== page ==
The Longest Journey is a game series of which I just had a whirlwind tour over the past week. It spans two video games: The Longest Journey, which is an old-school point-and-click adventure game, and Dreamfall: The Longest Journey, a sequel much more in line with modern 3D adventure games. In short, I heartily recommend both of them, so long as you know what you are getting into.
I downloaded The Longest Journey whilst browsing Good Old Games, which, despite the clunky name, provides a fantastic service, allowing new computers to play old games without the headache of compatibility issues (and I have been there many times, believe me). I think it's especially great, because it lets people like me explore a lot of the computer games I missed out on in the '90s, while still supporting the developers. TLJ was my first purchase from them, and it was beyond worth it.
Like I said, TLJ is a traditional point-and-click adventure game, like Myst or the King's Quest series. I haven't played too many titles in this genre, but I have enjoyed pretty much every one that I have experienced, particularly the Myst series. It's a really different kind of gameplay than pretty much anything on the market today, but I would hesitate to call it outdated, because I think, when done right, it holds up as engaging. TLJ definitely does point-and-click gameplay right, but what separates it from every other point-and-click game, and nearly every other video I've played, is how much emphasis is put on the story.
I would probably call TLJ as much an "interactive novel" as a video game. The majority of your time is spent listening to dialogue and reading, as opposed to puzzle solving, and I think anybody could see how that would be kiss of death to a "game." But The Longest Journey not only pulls it off; it makes it so that the story is the most engaging part of the experience. This succeeds for several reasons. First, the story is written by somebody who can write; you can tell this five minutes into the game, and it's very refreshing. Second, the voice acting is superb by today's standard's, so it must have been unbelievable for the game's release in 1999. This is especially notable, considering the sheer volume of dialogue. Third, the gameplay is about as least frustrating as it can get for a point-and-click game. Pixel hunting is at a minimum, and most of the puzzles aren't too obtuse (I did succumb to a guide for one or two. Or three.).
But the important part is the story, and the story is a lot of fun. It is largely fantasy, with some science fiction thrown in by virtue of it taking place 200 years into the future. It follows a lot of fantasy tropes, but uses them well, and excels in characters. The protagonist, 18-year-old artist April Ryan, emerges both as a strong character and a good proxy for the player; you see her change throughout the game, and you learn as she does. The story is also quick to acknowledge its influences, and there are a lot of shout-outs to other fantasy and science fiction franchises, which serves to give a pretty heavy story an appropriate amount of levity. One of my favorite features is that you eventually befriend a wise-cracking talking bird, who steals every scene he is in (you have an encounter with him earlier in the game, and my immediate reaction was "I hope, I hope he ends up traveling with April"). The magic-science/chaos-logic/nature-man dichotomy is treated interestingly too. Neither is portrayed as "better" than the other, and that kind of frank ambiguity is the kind I appreciate.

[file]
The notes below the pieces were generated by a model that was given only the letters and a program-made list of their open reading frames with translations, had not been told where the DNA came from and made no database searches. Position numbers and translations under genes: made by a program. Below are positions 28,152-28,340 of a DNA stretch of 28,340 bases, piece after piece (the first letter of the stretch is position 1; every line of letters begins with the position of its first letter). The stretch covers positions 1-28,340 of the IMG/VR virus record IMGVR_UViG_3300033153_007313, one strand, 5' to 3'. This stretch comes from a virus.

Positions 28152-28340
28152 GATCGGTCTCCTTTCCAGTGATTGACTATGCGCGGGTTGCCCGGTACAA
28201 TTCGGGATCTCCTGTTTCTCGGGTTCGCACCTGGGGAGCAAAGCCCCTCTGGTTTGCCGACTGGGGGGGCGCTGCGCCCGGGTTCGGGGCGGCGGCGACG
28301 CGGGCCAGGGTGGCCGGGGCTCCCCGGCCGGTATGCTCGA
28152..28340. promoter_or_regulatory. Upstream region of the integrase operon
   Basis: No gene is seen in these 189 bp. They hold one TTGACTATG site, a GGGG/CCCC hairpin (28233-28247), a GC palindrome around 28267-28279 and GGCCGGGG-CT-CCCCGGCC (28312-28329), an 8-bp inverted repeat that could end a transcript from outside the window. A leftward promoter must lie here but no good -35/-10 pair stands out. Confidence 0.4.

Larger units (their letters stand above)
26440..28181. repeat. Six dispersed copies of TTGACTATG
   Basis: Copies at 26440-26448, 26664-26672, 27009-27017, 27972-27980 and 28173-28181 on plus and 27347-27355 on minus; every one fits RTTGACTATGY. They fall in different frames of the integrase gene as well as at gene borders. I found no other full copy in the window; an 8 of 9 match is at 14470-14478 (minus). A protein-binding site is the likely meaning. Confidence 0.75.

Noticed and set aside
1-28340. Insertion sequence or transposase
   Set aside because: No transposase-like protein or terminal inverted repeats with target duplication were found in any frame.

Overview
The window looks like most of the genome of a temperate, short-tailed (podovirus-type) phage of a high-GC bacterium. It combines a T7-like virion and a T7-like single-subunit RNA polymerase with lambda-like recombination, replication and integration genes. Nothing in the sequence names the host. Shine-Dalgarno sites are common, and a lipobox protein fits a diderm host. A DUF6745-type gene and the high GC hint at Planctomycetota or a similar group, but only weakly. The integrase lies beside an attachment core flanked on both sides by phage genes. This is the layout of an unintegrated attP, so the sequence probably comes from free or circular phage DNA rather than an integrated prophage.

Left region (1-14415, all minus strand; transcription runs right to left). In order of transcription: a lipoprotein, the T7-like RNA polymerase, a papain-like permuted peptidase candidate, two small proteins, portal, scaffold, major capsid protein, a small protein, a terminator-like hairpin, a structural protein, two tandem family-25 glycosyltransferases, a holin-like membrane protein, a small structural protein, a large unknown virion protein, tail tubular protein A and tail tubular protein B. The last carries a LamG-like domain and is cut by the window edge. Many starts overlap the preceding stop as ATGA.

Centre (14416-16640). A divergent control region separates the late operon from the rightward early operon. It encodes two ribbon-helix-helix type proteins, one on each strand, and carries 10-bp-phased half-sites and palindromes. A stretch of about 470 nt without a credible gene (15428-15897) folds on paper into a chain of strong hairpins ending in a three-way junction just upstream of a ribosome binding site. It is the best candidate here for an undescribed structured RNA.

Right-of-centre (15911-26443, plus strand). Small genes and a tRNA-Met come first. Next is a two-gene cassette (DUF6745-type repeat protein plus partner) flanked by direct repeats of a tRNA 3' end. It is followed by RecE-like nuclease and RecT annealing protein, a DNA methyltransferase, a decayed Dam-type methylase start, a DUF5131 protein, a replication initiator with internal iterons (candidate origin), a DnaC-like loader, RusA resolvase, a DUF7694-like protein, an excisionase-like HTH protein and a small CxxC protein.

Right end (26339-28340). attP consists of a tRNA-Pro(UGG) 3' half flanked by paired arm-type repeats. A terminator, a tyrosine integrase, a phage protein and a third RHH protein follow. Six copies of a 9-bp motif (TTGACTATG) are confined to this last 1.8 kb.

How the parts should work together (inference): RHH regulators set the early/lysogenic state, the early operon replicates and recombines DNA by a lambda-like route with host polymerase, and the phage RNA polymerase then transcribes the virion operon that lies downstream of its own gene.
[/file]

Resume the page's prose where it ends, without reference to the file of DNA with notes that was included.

A lot of the game is listening to talking heads, so there is definitely patience required to get the most out of the story. Personally, I liked being forced to slow down and pay attention to the well-written and well-spoken dialogue. The action is more akin to a stage play than a movie, though, due to the limits of the game engine. Most of the time, you’re looking at a fixed background and rather static character animations, which can grow exhausting, I have to admit. FMV sequences aside, which suffer from the ‘90s uncanny valley period of CG, the pre-rendered backgrounds, especially the fantasy ones, are a visual treat. And this is a small but annoying problem, but the text font they used is kinda hard to read too, which doesn’t matter so much for the in-game dialogue (since it’s all spoken aloud), but reading April’s diary can be a chore.
The game is simply wonderful, however. True to its name, you can expect to put in a lot of hours, and if you are in the mood for a good story, you can expect this one to engage you. The prologue provides the best introduction I could think of. Beautiful, bewildering, whimsical. It's what hooked me.
Dreamfall is an odder beast. Since I’ve prattled on about The Longest Journey enough for an entry, I’ll give Dreamfall its own space sometime soon. And there is still so much more to say about TLJ, but it’s difficult to do so without getting into spoilers, so I’ll save that for a later date.